The modern working world is so filled with distractions – even when trying to write an introduction to an article about mental clarity! Between Slack messages, incoming emails, and the siren call of an Internet rabbit hole made of cute kitten pictures, you’d be hard-pressed not to go off course at least once or twice. Needless to say, it’s almost impossible to reach that sublime state of hyper-focus, where everything melts away, and your only concern is your work.
So, that’s the bad news. The good news is that even if you can’t create the perfect, distraction-free working environment, you can get pretty close.
If technology in 2019 could be summed up using just one word, it’d be “immediacy.” Not only do we have immediate access to information, but other people have immediate access to us. Social media is partially to blame, but so too is the advent of workplace chat tools, like Slack, HipChat and Microsoft Teams.
Notifications can be helpful, but if you’re trying to accomplish your best, most thoughtful work, they can also be a tremendous hindrance. So, put your phone on silent. Shove it in a drawer. Suppress notifications on your chat apps for a disciplined period of time each week. And tell your colleagues you’re going silent for a few hours. They can disturb you at their own peril!
Research suggests that in an 8-hour day, the average worker is productive for two hours and 53 minutes. That’s less than 40% of their prescribed work day. The typical working environment makes it hard to accomplish your best work with “open” office floor plans and democratic Spotify playlist control on the Sonos system. Another huge reason for lack of productivity that is we’re simultaneously being pulled in millions of directions. We try to do so much, and consequently, we do very little.
To mitigate this, try using the Pomodoro Method, which forces you to dedicate time to dedicated focus, while also taking regular breaks. Typically, you’ll work for 25 minutes, and then take a five minute break. The actual timings are entirely up to you; what matters is that you’ve got a regular cadence of work and rest.
You could use your five-minute break for grabbing a coffee, or using the restroom. Or you could use it to do smaller tasks that you may have missed, like replying to emails, or placing a quick phone call.
The best part about the Pomodoro Method is that you can use anything to adopt it, whether it be incorporating old-school egg timers or a new-fangled productivity app, such as the Marinara Timer or Tomighty. There are no shortages of apps you can download for Android and iOS, as well as Windows and MacOS.
As mentioned with the Pomodoro Method, there are tons of productivity apps for any operating system that can keep you on task. There are ways you can engineer your working environment to minimize distractions, and a really simple start is to modify the software you use.
Apps like Monday and ToDoist can help you gain control of your life, whether you’re working independently or with a team. When you’re not worried about remembering the next item you or your teammate is crossing off, you’ll be able to be more present with the project at hand.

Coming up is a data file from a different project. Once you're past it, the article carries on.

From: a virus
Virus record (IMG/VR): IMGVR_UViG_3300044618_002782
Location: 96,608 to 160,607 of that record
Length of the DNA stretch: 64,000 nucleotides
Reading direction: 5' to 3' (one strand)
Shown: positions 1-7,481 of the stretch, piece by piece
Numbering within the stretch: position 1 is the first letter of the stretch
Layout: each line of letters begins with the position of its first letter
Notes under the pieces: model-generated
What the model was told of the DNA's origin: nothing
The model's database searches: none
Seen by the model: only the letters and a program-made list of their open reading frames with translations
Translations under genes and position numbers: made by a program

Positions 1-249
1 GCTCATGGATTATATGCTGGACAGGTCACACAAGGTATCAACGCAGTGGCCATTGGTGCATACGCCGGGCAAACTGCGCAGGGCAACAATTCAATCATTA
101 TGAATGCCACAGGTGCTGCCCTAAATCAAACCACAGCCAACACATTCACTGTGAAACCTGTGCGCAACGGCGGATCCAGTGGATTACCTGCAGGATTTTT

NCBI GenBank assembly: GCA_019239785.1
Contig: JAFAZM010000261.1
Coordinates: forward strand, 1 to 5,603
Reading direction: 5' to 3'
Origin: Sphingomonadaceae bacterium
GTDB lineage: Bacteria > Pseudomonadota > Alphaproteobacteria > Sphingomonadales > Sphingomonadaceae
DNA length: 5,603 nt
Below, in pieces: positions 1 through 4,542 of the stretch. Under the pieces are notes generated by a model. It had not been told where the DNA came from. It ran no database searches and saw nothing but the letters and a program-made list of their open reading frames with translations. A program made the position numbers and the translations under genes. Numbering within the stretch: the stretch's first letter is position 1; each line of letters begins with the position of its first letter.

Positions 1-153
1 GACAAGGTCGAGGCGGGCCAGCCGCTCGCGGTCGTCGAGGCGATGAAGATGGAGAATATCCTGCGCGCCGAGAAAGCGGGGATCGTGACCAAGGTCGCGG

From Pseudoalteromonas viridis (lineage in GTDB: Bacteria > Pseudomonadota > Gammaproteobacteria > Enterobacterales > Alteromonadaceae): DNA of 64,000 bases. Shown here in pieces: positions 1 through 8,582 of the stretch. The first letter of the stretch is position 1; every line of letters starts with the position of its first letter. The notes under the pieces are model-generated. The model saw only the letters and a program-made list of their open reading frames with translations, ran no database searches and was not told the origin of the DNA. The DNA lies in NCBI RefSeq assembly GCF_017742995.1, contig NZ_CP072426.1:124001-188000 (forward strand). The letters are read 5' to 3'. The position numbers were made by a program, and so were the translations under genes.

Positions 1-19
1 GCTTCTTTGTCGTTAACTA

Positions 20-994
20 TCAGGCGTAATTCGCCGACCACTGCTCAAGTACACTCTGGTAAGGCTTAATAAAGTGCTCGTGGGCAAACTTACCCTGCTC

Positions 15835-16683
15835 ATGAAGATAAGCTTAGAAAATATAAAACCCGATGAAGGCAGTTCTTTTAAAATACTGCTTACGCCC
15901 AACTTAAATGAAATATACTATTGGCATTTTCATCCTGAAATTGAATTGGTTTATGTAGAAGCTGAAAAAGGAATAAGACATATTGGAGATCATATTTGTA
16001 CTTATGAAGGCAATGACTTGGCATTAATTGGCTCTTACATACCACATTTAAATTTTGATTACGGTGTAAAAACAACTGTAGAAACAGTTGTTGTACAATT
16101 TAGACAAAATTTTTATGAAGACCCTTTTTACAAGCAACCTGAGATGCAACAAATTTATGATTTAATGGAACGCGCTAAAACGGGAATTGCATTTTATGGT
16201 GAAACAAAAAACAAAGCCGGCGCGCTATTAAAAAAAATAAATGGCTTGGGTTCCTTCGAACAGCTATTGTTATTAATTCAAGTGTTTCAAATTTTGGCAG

If your desk is full of paper clutter, there’s an app for that, too. Having too much physical distraction in your environment can keep you off task, so make sure to recycle the papers you know you’ll never need again and make a digital scan of those that you might. Using a document scanner, such as the ScanSnap iX1500 or the more compact (read: less desk space needed!) ScanSnap iX100 can help you scan and store those files directly to a preferred cloud service like Google Drive, Box, Evernote and more. Plus, using the ScanSnap Connect app, scanned images can be saved to mobile devices such as a tablet and smartphone, using wireless LAN. With this app, you’ll be able to receive the scanned image via your computer, or scan directly to a mobile device.
With mobile devices and teleconferencing, “telecommuting” or remote work is becoming more and more feasible across a variety of industries, such as technology, finance, hospitality and more. If you’re lucky enough to work for a company that permits remote working, you should take advantage of it.
Why? Firstly, it’s good to get a change of scenery from time to time, and your kitchen table is probably a lovely break from the usual hustle and bustle of a corporate office environment.
But also, if you’re working from home, it’s far easier to create a distraction-free environment that fosters mental focus and clarity. You can seclude yourself from your colleagues to focus on deep work, and remove the constant hum of noise generated by phones, photocopiers, and workplace conversations. Plus, with the decreased commuting-related stress, you’ll be in a more positive mindset to tackle your to-dos.
If you want to work better, you’ve got to be better. That means eating right, getting enough sleep, and finding time to exercise. No amount of productivity life-hacks can help you if you’re exhausted and unwell.
So, cancel that Postmates order. Fix yourself a salad. Go for a walk. Shut off your phone. Take a nap. And then catch up with your emails. Your body will thank you.